Dollar Recovery May Also Claim Gold and Oil as Victims
- The US Dollar is the primary pricing instrument for many of the world's most important commodities
- Gold's correlation is more sensitive to the Greenback, which puts the metal's support in focus but trend doesn't come easily
- While crude oil's sensitivity to the Dollar is much more restrictive with competing themes, USD drive can overwhelm all else
What do the DailyFX Analysts expect from the Euro and Dollar on a fundamental and technical basis? Download the 2Q forecasts for these assets and more with technical and fundamental insight from the DailyFX Trading Guides page.
The Dollar is the Benchmark Currency and Pricing Instrument
Though there are many reasonable complaints made over the strength and viability of the US Dollar, there are no practical replacements for the type of benchmark that it represents in the financial system. In terms of liquidity and economic clout, the Greenback is without match. That role has establish a level of innate expectation as to where money will flee when panic sweeps over the financial system and stability of funds is the only thing on traders' minds. For exchange rates, the USD's central position is easy to establish and rarely debated in a significant way. Data from the Bank of International Settlements, major developed-world central banks and other statistics resources indicate that the Dollar accounts for the bulk of FX transactions executed in the market. However, it is also a critical pricing instrument for many of the key commodities in the system. Regardless of the country we are in, pricing for energy, metal or agricultural commodities is often made in Dollars. That creates an obvious influence in these natural resources prices when the measure used to value their cost holds the risk of meaningful fluctuations.
Conviction in the Dollar Matters When Other Themes Conflict
Given the nature of the Dollar's role as the benchmark for valuing so many different financial and physical assets, there is considerable power to wield. That said a move of conviction is necessary for the Dollar to earn a universal impact across the financial system. Absent an all-consuming drive, even the world's most liquid currency will struggle for influence over distracted assets. A great example is the USD's lack of influence over EUR/USD through 2017. Despite a clear monetary policy advantage, the Euro managed to muscle an advance on the backing of an explicitely speculative forecast - rate speculation far out the curve for the ECB. What was there to stop this push towards a questionable and distant future value? Oil is of a similar afflication. Where the Dollar has is the primary method of pricing the commodity, the natural resource itself is caught in a supply-demand riptide that easily overwhelms a drifting USD.
Gold is Far More USD Sensitive, But Holds Exceptional Potential
For the major commodities, there is no more distinct relationship between currency and asset price than with gold. The statistical correlation - a 20-day rolling basis - shows an extremely tight, negative relationship (over -0.90) which suggests currency and natural resource move in the opposite direction at approximately the same timing and intensity. This precious metal's motivations are more defintively founded on financial means. In the incredible climb between 2008 and 2011 - on the way to a record high above $1,900 - the motivation was a collective depreciation in the world's most liquid currencies amid intense monetary policy accomodation. In other words, there were no alternatives when looking for an alternative to traditional 'cash' outlets, so market participants reverted to this historical fall back for physical money. The recent rebound for DXY has pushed gold to its 2018 range support. A continued pressure promoting a bullish Dollar view, will likely force the floor, but momentum will not be a ready feature. We need a tangible USD motivator to truly carry the metal lower. That said, should risk aversion falter and bring the benchmark crurency down with it as a latent carry currency; the bullish leverage it would foster for gold's bullish potential would be extraordinary.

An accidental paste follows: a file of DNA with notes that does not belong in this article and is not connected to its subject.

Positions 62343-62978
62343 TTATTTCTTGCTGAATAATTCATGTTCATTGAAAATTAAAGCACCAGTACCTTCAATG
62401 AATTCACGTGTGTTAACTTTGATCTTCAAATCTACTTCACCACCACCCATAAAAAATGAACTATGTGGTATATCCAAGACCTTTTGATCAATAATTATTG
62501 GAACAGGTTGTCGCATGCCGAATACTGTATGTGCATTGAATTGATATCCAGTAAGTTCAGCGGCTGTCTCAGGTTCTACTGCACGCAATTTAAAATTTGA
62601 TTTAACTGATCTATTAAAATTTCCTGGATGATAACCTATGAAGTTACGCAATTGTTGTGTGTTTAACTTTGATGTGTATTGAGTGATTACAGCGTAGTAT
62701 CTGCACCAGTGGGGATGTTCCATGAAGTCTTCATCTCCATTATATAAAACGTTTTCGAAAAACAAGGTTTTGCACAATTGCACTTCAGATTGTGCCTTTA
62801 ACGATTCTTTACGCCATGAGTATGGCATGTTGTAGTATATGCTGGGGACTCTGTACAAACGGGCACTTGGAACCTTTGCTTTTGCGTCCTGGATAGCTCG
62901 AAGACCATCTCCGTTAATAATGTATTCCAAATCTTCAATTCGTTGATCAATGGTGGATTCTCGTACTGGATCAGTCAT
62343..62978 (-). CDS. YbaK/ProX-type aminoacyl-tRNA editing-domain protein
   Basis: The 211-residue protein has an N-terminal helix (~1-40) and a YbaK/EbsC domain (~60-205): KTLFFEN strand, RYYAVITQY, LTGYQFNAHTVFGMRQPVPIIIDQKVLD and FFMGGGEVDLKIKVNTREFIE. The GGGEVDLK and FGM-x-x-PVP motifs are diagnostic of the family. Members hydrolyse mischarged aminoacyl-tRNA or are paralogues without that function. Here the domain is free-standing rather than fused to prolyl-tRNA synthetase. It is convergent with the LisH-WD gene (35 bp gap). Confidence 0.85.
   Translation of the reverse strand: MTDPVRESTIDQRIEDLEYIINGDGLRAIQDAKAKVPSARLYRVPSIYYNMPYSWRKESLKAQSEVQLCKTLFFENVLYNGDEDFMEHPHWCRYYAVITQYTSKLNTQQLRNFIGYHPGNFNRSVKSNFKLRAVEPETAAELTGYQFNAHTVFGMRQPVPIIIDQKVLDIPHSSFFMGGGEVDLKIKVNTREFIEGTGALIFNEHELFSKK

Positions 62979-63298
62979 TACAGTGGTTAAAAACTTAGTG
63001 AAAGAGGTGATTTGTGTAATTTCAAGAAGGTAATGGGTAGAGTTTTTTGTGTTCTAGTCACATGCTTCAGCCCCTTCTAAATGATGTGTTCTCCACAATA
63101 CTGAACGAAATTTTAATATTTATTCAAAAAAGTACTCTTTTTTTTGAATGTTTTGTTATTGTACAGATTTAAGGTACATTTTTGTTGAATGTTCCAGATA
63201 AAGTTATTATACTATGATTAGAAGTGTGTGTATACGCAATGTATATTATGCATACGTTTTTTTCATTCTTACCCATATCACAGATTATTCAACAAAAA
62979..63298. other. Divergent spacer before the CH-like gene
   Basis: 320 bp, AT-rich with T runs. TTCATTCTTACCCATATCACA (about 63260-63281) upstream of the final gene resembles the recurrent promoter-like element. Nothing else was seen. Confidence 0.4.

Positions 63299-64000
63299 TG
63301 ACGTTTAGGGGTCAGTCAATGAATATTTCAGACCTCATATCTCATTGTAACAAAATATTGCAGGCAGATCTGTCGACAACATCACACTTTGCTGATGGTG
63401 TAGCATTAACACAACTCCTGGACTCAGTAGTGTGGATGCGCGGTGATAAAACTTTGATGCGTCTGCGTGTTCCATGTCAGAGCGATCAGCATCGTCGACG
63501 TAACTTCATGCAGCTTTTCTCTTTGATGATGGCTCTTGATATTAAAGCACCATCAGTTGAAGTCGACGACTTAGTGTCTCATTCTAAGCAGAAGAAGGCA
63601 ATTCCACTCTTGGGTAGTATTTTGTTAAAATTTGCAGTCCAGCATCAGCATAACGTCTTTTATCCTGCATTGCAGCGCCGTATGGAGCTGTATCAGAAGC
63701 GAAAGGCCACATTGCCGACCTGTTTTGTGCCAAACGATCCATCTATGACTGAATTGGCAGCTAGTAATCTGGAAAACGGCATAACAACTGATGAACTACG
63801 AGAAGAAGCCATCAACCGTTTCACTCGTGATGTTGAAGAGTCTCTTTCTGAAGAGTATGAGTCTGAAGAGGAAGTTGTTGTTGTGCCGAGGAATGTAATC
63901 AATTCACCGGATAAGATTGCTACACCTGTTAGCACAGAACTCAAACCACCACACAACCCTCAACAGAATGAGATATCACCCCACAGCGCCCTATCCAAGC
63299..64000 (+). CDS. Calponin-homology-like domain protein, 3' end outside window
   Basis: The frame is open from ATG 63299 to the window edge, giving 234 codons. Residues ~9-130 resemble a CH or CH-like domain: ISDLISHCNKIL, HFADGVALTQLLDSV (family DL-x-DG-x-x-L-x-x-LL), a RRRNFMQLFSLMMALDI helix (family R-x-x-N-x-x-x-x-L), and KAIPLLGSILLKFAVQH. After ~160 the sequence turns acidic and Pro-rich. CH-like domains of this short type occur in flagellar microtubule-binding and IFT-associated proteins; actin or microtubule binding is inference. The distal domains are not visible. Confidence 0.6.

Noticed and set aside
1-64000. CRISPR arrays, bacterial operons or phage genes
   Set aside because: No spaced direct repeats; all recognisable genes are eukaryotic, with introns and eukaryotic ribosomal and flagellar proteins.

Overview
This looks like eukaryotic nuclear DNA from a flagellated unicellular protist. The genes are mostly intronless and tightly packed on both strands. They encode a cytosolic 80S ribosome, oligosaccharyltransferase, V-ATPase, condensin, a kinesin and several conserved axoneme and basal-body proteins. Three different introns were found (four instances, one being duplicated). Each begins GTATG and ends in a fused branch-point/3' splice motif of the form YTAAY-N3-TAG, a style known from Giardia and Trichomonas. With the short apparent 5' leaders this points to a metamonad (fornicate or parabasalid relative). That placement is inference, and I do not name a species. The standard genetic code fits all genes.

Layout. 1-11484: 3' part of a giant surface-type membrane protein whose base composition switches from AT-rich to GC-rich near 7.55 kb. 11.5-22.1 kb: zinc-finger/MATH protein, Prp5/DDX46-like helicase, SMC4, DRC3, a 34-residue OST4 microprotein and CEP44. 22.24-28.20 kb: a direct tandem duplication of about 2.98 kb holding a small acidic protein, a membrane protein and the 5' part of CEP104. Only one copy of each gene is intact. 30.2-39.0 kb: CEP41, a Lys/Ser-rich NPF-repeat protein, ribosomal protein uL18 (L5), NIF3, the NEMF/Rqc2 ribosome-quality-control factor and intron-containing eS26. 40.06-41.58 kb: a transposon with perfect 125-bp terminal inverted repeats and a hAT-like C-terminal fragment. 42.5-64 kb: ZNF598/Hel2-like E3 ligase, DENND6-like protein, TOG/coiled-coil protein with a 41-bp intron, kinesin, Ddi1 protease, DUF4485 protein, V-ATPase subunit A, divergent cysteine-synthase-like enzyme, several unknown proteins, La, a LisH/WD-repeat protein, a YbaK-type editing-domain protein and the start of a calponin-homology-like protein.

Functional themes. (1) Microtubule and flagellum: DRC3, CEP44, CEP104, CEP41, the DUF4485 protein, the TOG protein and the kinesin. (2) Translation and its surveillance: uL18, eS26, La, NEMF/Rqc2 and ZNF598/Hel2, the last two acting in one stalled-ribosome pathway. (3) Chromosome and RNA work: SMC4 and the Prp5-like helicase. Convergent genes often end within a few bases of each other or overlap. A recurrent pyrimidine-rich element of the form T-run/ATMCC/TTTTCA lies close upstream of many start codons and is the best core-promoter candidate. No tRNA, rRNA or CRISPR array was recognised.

Oil is More Distracted but No Less A Dollar-Based Global Commodity
Compared to gold, oil's correlation to the US Dollar is volatile and not presently distinct. It is certainly true that the energy product is primarily priced in the currency whether the transactions are made in the US, Europe, Asia or Middle East. That said, if the currency's fluctuation is not significant, there are more pressing matters to control the day-to-day and week-to-week movements. Recently, a return to supply-and-demand interests have taken up the cause of trend. The threat that the United States will back out of its Iran nuclear deal has the global community on edge. The threat that this important economic relationship can fall apart and curb both an important source of energy supply as well as the largest source of demand for regional oil is to distract from. That said, a strong and persistent swing for USD can strong arm any other concern. Certainly discussions of China attempting to build critical mass for the Petro-Yuan to replace Petro-Dollar is dubious justification for a permanent bifurcation. We discuss the Dollar's potential when it comes to key commodity trends in today's Quick Take Video.
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